A Bahá’í Faith Perspective

The harmony of science and religion is one of the fundamental principles of the Bahá’í Faith.  Bahá’ís reject the notion that there is any inherent conflict between science and religion.  Given this key aspect of the teachings of the Bahá’í Faith, I believe that there is a direct connection to the role of science within the faith lens, particularly as we look at recent vaccinations around COVID-19 and the evolution of HIV vaccine research.

The intersectionality of faith and science is exhibited throughout the Writings of the Bahá’í teachings, where there are myriad writings that provide guidance for the global Bahá’í community regarding the need for and use of vaccinations.  When our global community was challenged with questions around COVID vaccinations, the governing body of the United States Bahá’í Community issued the following guidance: “In relation to the coronavirus pandemic, the friends should follow the counsel of medical and other scientific experts on . . . the wisdom of particular health measures.”  As an individual believer, I would offer that as HIV vaccines eventually become available to our community,  this guidance would likely be shared with all of those affected by HIV. 

However, as scientists continue the development of HIV vaccines, we continue to experience a constant evolution in the very foundations of how we operate as a “global community.” As this shift occurs, I would suggest that there is another public health issue that points to the intersectionality of these two areas, and that is the issue of discrimination.  Though discrimination can be exhibited in many ways,  I will focus on discrimination against those living with HIV.  One critical teaching of the Bahá’í Writings is the elimination of prejudice and judgment of any kind, and the reality of the oneness of humanity. This also speaks to the connection between science and religion.  To me, these two realities that, hopefully, we are all working to embrace in our own lives are some of the most powerful depictions of the connection between science and faith.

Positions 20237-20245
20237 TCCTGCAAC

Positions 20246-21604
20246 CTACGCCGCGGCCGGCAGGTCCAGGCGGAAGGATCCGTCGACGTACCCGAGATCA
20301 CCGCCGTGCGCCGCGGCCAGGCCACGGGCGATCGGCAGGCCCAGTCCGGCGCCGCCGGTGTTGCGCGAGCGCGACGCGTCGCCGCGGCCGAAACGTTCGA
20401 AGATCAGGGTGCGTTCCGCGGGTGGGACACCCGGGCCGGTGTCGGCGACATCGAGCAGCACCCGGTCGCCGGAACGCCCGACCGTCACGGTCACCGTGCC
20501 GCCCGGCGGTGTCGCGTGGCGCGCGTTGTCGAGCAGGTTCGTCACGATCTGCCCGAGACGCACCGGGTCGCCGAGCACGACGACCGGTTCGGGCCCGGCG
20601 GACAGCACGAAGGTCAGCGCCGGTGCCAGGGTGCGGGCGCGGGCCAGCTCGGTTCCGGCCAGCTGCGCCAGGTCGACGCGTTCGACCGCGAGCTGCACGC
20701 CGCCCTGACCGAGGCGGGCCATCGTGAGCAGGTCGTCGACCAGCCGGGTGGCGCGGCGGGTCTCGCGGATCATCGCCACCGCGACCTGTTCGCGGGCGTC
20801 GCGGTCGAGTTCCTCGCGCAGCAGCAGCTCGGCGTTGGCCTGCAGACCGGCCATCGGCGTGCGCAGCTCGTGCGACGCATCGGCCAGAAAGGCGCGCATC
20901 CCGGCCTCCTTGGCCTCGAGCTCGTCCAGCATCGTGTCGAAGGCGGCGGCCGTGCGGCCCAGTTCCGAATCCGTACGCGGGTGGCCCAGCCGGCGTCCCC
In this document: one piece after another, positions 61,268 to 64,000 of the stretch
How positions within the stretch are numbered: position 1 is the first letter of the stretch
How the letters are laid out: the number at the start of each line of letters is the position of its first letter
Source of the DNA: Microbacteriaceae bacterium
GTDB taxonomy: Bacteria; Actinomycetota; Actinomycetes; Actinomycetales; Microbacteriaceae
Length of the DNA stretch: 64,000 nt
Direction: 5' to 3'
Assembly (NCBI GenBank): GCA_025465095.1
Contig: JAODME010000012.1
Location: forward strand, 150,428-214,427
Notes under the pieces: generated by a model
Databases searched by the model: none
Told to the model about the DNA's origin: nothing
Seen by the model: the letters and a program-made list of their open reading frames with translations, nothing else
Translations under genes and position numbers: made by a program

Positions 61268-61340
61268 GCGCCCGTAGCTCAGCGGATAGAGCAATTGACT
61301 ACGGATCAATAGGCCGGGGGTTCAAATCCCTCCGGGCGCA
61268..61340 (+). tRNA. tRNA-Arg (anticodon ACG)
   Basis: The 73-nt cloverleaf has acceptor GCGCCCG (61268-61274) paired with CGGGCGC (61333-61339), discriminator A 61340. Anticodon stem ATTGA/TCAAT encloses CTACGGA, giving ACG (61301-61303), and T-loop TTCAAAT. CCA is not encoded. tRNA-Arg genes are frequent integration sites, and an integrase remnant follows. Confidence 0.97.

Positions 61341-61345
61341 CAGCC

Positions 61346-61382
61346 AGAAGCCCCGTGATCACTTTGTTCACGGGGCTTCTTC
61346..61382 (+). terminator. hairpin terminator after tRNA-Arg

While those in the areas of science and public health continue to do life-saving work around addressing HIV, it is critical that we who profess to be people of faith, no matter what that spiritual path may be, do the daily work of eliminating our individual and societal biases against any human being living with HIV.  Our faith communities should be safe places for all, and encouraging spaces to ensure the full health and well-being of all believers.  I would close by suggesting that as faith leaders follow the science on the evolution of all vaccines, we must also embrace the scientific and spiritual basis of the unity in our diversity and the oneness of all humanity, without regard for HIV status.